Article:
Man's Search For Meaning Essay

1983 Words8 Pages
Being Human: Solidarity, Suffering, and Spirituality
Reviewing Viktor Frankl’s novel “Man’s Search for Meaning,” John Hick’s “Soul-making Theodicy,” and Abraham Heschel’s writings on “Solidarity, Reciprocity, and Sanctity,” I will make a point of extracting core arguments that exhibit the purpose of human nature. Within the three texts there are comparable contexts and relevance to suffering; suffering being an central idea from each of the writers. Throughout the readings, there are large portions of text that consist of ideas that each writer has discussed, though each context differently written and shared. To further identify the subject of each text and to understand what it means of human nature to suffer, find spirituality, and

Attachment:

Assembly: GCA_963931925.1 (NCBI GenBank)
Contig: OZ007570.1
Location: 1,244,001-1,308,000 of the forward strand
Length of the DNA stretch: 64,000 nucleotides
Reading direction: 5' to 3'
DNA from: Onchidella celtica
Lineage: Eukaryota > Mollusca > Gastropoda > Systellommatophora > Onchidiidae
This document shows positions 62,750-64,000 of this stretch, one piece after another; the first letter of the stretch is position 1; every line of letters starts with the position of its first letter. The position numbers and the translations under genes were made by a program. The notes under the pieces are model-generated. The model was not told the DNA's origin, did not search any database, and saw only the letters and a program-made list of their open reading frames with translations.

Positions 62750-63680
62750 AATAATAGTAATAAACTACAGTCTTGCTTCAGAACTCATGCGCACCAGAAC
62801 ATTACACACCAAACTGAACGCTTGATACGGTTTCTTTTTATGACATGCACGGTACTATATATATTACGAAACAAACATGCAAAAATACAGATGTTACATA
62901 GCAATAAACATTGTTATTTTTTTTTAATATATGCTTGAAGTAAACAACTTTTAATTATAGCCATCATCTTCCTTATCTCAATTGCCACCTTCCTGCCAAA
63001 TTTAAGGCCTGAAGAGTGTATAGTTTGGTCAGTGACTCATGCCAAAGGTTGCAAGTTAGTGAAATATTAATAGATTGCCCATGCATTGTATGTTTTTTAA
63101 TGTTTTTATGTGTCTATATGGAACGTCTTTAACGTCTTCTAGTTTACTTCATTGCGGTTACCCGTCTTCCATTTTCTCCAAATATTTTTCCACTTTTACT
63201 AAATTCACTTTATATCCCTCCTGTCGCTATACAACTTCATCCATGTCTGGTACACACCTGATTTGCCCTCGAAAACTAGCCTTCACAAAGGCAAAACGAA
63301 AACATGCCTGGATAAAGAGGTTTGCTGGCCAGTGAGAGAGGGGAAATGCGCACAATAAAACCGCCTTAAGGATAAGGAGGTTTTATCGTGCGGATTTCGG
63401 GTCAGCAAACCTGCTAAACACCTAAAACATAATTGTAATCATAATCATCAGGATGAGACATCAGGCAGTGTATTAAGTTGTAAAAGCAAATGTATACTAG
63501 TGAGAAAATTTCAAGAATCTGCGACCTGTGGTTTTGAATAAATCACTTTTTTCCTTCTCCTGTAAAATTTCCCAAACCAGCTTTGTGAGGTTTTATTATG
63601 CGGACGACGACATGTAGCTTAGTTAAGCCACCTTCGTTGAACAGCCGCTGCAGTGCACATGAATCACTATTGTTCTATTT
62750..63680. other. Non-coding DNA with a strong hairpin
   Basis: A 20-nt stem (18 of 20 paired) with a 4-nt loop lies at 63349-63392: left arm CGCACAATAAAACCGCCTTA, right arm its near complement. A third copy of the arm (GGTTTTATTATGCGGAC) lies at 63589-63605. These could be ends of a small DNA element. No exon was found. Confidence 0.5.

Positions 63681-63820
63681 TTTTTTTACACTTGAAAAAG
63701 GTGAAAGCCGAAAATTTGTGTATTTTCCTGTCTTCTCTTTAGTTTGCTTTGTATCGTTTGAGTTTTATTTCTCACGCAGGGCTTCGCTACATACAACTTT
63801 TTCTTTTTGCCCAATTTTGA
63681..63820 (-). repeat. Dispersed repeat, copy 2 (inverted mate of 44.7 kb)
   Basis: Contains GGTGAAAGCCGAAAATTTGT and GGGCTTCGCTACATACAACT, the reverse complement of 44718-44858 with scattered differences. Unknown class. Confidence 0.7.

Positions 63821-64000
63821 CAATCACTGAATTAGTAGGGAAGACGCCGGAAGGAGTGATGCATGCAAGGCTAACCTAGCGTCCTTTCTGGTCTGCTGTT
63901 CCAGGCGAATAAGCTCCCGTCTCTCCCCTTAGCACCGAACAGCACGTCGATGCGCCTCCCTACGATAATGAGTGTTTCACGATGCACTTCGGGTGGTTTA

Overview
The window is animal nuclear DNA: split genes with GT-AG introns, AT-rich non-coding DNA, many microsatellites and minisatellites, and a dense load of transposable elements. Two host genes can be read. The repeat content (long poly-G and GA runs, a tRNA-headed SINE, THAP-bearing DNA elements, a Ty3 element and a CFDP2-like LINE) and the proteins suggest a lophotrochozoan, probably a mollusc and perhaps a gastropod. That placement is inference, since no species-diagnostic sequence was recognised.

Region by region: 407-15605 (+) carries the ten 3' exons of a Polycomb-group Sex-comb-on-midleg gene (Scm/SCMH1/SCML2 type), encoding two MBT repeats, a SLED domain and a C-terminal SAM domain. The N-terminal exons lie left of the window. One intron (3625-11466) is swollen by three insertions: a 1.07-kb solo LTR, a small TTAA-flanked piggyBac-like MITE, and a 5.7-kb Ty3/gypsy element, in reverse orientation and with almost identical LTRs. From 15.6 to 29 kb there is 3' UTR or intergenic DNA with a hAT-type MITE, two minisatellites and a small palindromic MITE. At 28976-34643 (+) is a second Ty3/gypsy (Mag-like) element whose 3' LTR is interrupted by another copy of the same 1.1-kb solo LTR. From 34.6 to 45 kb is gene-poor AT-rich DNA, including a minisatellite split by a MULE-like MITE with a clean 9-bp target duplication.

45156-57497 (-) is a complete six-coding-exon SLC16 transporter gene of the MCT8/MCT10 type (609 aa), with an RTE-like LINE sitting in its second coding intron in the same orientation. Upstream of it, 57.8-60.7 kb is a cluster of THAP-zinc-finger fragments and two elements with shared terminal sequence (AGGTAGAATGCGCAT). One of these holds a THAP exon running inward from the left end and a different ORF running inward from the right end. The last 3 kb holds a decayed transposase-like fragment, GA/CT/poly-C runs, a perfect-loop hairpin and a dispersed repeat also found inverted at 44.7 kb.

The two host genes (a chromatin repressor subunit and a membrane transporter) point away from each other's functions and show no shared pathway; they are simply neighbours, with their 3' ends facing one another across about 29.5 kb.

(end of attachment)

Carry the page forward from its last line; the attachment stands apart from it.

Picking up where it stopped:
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He shares his story like many holocaust survivors had, but he chooses to focus on others more often than himself when he is making a point, an example of this is when he focuses on his friend’s F--- hopes which slowly die away as time begins to pass and nothing is fulfilled for him; and so with his hopes, the man also dies. F---’s hope was to see freedom come, and when it did not his body gave way to Typhus. His experiences are in sections; he places them in perspective by (1) arrival to the camps, (2) the degradation of live in the camps, and (3) then finally upon being released or liberated from the camps. Frankl’s and his fellow inmate’s struggles illuminated a path that was chosen and sought, beyond their immediate incapacities. “The opposite of humanity is brutality, the failure to acknowledge the humanity of one’s fellow man, the failure to be sensitive to his needs, to his situation. Brutality is often due to a failure of imagination as well as to the tendency to treat a person as a generality, to regard a person as an average man,” relevance of this quote is in regard to the Kapos, fellow inmates who disregard another person’s life for their own benefit. Upon arriving to the camps, they lose liberty. Once adapted to the life in the camps, they begin a search (this is the moment where community is sought) “Man achieves fullness of being in fellowship, in care for others. He expands his
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